Inside Wall Street
THIS INSURER SHOULD TAKE COVER
Will U.S. Facilities, a provider of specialty insurance, need an insurance policy of its own against a possible hostile takeover bid? So far, Chairman and CEO George Kadonada doesn't think so. He has publicly stated that the company isn't for sale and that he is unaware of any interest in a deal. Yet U.S. Facilities is of rising interest to some pros.
One New York money manager insists that another insurer is very interested in U.S. Facilities' growing share of the booming medical stop-loss insurance market. Medical stop-loss insurance limits the liability of a self-insured employer under its group health plan.
This pro believes shares of U.S. Facilities, now trading at 9 1/2, are "enormously undervalued," trading below the company's book value of $10 a share. He notes that this is one reason why at least three investment groups, including one led by New York investor Gary Siegler and SC Fundamental, have been accumulating shares in the company. The stock hit a high of 11 in early May, fueled by rumors of a takeover offer by one of the groups. That fizzled out, and now there are whispers about the takeover interest of a large private insurance company.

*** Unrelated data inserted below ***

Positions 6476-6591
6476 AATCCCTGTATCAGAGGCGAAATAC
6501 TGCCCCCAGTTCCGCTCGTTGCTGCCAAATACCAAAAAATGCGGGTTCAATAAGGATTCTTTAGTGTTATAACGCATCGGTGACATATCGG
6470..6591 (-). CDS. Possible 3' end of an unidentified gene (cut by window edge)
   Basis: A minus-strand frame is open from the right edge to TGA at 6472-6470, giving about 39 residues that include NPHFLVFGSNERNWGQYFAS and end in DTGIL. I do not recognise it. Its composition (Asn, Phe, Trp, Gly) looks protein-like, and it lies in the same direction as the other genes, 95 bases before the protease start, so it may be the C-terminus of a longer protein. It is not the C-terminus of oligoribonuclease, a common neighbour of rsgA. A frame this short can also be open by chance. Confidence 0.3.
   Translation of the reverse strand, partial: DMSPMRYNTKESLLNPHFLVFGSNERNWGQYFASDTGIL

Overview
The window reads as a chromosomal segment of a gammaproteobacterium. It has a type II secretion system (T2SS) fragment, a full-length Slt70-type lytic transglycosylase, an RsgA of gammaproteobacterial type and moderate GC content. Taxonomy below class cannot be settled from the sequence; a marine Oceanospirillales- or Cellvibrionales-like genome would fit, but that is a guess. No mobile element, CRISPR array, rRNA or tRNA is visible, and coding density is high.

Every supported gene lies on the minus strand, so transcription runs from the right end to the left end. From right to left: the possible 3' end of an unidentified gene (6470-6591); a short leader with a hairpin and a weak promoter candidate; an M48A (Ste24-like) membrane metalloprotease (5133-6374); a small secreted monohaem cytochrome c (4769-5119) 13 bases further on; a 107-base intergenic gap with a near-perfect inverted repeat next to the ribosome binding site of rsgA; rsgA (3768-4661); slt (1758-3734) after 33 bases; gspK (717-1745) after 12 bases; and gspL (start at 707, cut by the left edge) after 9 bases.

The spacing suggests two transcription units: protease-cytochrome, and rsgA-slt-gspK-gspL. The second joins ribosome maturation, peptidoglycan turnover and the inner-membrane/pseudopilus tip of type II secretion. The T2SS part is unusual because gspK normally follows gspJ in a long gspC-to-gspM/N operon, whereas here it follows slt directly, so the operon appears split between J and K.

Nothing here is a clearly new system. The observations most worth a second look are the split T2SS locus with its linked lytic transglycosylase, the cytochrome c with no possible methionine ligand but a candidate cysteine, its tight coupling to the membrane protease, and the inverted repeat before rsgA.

One big investor says U.S. Facilities is worth $20 a share in a takeover deal. The talk is that the company is considering buying back shares and initiating paying a cash dividend. Analyst Fred Hill at Hermitage Capital sees the company earning $1.25 this year and $1.45 in 1994, vs. 1992's $1.10. GENE G. MARCIAL